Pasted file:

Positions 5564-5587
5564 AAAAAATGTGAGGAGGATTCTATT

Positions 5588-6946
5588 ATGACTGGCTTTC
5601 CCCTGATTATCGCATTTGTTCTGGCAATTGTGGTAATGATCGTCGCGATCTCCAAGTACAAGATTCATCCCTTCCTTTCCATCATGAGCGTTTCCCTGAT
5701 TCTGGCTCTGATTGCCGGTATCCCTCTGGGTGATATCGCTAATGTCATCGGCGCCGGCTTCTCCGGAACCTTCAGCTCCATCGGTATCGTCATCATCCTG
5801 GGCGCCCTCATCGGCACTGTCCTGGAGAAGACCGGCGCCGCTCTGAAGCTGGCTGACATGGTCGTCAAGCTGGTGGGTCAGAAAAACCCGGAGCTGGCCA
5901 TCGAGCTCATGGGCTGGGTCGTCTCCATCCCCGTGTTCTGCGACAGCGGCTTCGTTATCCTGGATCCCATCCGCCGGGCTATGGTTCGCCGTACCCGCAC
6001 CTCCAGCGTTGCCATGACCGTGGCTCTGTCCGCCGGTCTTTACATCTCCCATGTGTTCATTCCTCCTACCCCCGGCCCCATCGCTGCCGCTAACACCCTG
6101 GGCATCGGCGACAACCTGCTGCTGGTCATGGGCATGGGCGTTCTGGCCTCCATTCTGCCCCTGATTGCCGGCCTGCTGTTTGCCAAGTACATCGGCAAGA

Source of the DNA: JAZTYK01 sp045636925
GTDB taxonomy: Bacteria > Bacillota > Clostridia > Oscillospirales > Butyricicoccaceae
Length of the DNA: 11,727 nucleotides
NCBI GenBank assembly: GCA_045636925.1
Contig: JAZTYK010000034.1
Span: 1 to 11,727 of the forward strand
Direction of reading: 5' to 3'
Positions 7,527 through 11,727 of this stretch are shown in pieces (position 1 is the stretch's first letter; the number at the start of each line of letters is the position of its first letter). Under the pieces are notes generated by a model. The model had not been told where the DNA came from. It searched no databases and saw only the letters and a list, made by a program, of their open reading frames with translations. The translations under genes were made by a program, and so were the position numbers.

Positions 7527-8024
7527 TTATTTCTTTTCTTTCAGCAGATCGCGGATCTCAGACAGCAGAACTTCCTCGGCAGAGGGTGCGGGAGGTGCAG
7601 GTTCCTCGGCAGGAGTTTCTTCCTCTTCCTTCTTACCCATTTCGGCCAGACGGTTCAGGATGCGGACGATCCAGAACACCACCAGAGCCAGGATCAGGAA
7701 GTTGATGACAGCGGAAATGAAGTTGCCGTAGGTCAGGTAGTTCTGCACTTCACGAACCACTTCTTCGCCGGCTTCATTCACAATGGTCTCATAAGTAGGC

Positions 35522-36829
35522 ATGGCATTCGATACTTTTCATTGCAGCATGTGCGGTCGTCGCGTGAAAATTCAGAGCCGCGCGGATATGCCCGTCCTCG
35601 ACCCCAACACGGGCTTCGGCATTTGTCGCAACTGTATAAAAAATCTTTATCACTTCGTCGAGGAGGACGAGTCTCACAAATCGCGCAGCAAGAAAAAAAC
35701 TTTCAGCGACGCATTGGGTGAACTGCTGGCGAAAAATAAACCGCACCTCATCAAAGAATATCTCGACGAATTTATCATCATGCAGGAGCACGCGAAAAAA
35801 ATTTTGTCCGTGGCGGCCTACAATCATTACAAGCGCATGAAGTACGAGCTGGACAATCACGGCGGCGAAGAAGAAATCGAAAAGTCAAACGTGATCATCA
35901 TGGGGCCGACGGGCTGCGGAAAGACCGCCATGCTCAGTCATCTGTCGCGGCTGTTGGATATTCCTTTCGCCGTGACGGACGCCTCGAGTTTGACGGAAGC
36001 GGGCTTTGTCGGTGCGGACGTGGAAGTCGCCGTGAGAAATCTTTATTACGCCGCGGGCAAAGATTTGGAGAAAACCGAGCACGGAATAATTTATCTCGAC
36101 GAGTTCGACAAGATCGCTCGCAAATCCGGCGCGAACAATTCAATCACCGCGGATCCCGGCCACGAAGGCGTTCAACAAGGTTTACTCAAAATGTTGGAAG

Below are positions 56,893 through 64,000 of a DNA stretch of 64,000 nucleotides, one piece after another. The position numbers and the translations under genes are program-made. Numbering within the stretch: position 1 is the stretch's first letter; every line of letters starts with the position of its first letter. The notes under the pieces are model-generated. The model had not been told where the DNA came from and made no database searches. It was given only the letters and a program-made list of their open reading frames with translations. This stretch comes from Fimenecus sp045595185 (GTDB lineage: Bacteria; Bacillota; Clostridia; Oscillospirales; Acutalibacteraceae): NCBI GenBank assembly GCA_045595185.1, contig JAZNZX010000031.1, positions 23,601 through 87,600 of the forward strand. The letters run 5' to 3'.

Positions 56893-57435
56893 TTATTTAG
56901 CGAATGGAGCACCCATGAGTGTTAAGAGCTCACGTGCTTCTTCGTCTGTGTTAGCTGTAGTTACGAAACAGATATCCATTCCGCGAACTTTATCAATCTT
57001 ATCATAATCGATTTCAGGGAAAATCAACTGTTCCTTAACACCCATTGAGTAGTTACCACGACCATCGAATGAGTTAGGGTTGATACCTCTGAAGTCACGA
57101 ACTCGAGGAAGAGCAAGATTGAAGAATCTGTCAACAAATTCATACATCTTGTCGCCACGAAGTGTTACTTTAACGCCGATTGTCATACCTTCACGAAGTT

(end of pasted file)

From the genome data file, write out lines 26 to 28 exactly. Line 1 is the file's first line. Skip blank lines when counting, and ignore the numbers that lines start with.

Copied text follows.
35701 TTTCAGCGACGCATTGGGTGAACTGCTGGCGAAAAATAAACCGCACCTCATCAAAGAATATCTCGACGAATTTATCATCATGCAGGAGCACGCGAAAAAA
35801 ATTTTGTCCGTGGCGGCCTACAATCATTACAAGCGCATGAAGTACGAGCTGGACAATCACGGCGGCGAAGAAGAAATCGAAAAGTCAAACGTGATCATCA
35901 TGGGGCCGACGGGCTGCGGAAAGACCGCCATGCTCAGTCATCTGTCGCGGCTGTTGGATATTCCTTTCGCCGTGACGGACGCCTCGAGTTTGACGGAAGC